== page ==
Explosion Welding Process

Explosion Welding Background
The origins of explosion welding go back to World War II, when it was observed that pieces of shrapnel were not only embedded into armor plating but also being clad, or welded, to the metal. Since there was none of the extreme heat involved in other forms of welding, it was determined that the weld was caused by the explosive forces.

DuPont later applied for a patent on the explosion welding process, which was granted in 1964 and resulted in the use of the Detaclad® trademark. In 1996, DMC acquired DuPont’s Detaclad® operations.

The explosion welding process uses the energy of an explosion to create a weld between metals. The process is most commonly used to clad steel with a thin layer of corrosion-resistant alloy metal, such as stainless steel, brass, nickel, silver, titanium, or zirconium. However, explosion welding can join nearly every kind of metal together. In fact, more than 260 metal combinations are possible.

Although the explosion generates intense heat, there isn’t enough time for the heat to transfer to the metals, so there’s no significant increase in the temperature of the metals. There also aren’t any significant changes in the characteristics of the component metals. The cladding process therefore creates a ductile, high-strength weld over the entire metal surface.

Explosion Welding Process
The explosion welding process begins with only the highest-quality materials from the most reputable manufacturers around the world, that meet our clients’ expectations and our own exacting specifications. Let’s look at the explosion welding of two plates as an example. When two plates are being clad, the mating surfaces of both metals (the surfaces facing each other) are ground flat to achieve a smooth finish and prepare the surfaces for the explosion.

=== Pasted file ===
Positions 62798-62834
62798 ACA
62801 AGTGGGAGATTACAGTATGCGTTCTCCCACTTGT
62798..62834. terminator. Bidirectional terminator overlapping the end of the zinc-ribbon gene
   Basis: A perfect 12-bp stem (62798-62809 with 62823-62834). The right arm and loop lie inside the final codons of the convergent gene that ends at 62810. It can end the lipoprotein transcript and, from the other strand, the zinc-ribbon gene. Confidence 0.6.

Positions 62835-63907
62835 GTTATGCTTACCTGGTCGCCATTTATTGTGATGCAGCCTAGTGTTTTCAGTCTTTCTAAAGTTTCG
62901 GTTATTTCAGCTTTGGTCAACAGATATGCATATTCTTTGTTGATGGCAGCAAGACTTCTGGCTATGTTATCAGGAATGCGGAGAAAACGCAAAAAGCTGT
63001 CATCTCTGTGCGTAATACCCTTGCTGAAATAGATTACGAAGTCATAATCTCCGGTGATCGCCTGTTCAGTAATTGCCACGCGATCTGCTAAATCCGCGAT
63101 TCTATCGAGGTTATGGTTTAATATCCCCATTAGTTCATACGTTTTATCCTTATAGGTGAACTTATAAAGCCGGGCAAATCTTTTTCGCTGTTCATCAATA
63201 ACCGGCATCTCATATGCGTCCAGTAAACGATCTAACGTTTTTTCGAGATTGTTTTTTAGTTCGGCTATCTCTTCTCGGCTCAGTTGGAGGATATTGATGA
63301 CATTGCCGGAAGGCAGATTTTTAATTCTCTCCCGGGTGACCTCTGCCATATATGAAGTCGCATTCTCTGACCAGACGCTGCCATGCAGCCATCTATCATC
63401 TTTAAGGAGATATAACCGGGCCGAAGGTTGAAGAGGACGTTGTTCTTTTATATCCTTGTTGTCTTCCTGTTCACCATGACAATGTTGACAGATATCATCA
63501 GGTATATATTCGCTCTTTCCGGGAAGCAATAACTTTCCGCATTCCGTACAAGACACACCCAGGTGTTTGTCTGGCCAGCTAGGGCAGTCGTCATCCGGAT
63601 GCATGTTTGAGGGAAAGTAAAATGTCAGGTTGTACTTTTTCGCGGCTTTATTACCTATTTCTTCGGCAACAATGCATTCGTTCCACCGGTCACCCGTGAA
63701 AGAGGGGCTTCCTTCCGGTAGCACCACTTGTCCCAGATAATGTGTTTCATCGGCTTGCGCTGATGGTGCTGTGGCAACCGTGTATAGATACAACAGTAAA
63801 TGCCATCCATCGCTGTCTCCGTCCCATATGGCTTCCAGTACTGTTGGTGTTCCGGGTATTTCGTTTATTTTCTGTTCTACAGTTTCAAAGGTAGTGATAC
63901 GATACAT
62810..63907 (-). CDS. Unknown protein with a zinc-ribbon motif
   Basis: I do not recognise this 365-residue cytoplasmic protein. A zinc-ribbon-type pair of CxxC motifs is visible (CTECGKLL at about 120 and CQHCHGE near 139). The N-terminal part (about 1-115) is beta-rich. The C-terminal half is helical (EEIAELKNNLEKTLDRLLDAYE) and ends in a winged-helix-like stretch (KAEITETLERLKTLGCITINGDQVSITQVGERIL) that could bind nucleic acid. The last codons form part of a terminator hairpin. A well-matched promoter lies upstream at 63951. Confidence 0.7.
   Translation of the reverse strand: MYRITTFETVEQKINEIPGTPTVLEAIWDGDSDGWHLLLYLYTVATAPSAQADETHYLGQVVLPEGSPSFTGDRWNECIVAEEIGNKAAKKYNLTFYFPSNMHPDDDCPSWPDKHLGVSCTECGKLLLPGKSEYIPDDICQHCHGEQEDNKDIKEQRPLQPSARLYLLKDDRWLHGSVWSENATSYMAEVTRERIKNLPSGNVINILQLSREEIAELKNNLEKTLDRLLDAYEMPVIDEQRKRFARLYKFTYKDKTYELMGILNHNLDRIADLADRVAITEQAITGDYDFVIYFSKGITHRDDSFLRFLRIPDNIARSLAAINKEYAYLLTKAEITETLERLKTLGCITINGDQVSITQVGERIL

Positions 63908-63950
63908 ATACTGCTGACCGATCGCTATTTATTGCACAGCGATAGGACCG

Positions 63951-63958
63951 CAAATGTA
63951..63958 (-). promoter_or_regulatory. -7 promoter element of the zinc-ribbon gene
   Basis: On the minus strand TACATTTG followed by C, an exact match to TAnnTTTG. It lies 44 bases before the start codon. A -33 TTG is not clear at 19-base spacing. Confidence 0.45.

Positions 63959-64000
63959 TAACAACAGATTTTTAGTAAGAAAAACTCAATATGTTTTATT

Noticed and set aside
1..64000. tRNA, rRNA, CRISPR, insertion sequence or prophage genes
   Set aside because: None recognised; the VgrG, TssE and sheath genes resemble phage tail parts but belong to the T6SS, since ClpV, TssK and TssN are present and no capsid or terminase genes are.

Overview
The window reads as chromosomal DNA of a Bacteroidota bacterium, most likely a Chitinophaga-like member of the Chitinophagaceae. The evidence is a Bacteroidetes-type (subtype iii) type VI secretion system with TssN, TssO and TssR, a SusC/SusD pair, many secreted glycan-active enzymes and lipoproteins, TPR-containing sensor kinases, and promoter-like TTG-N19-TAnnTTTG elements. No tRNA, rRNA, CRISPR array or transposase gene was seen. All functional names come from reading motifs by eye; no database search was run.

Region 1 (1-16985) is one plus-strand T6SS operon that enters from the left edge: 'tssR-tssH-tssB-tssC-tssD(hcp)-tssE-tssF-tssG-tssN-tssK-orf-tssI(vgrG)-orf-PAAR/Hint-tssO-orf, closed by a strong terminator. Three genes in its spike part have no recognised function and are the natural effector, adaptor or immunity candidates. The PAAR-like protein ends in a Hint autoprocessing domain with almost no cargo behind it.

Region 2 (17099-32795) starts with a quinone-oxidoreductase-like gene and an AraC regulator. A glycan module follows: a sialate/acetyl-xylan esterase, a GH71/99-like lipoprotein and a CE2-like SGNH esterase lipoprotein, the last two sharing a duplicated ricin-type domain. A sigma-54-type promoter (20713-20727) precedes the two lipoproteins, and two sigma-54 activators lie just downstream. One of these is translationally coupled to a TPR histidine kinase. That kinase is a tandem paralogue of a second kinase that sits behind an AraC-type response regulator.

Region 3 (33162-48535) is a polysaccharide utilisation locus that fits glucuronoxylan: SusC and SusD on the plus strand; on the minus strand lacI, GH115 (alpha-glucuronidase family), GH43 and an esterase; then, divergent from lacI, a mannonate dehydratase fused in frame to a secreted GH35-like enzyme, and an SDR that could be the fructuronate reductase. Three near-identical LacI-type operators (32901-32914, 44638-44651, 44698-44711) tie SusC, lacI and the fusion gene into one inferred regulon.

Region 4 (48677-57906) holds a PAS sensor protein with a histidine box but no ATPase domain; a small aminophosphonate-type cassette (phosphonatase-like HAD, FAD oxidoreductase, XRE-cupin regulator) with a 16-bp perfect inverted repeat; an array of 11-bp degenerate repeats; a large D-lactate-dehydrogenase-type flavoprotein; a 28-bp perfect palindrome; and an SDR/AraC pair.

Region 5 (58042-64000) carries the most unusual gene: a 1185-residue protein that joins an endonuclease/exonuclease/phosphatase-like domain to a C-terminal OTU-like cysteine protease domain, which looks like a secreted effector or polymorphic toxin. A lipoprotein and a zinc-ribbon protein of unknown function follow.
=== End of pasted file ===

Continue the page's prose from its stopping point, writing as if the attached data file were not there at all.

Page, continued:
The plates are then ready to be assembled into the pack, which locks the plates into position. To build a pack, the base metal, which is the stronger and thicker of the plates, is laid face up. Then the cladding metal, which is the thinner of the two plates, is placed on top. A small gap is left between the base metal and cladding metal.

Next, explosive powder is evenly spread on the cladding (alloy) plate. The amount and exact formulation of the powder are always matched to the types of metal involved.  

The explosion is detonated from one edge of the cladding plate and moves across the top of the pack at a uniform speed, which results in a high-pressure collision of the metals. Oxides and impurities are expelled, leaving the plate surfaces metallurgically pure and creating a metallurgical weld between the two metals.

After this process is performed, the newly formed clad is flattened out by a press or, for thinner clad, a series of rollers known as levelers.

Finally, testing is performed, which involves ultrasonic inspection of the weld, mechanical analysis, and physical measurements to ensure the clad meets customer specifications. After the clad passes inspection, it’s shipped to the customer.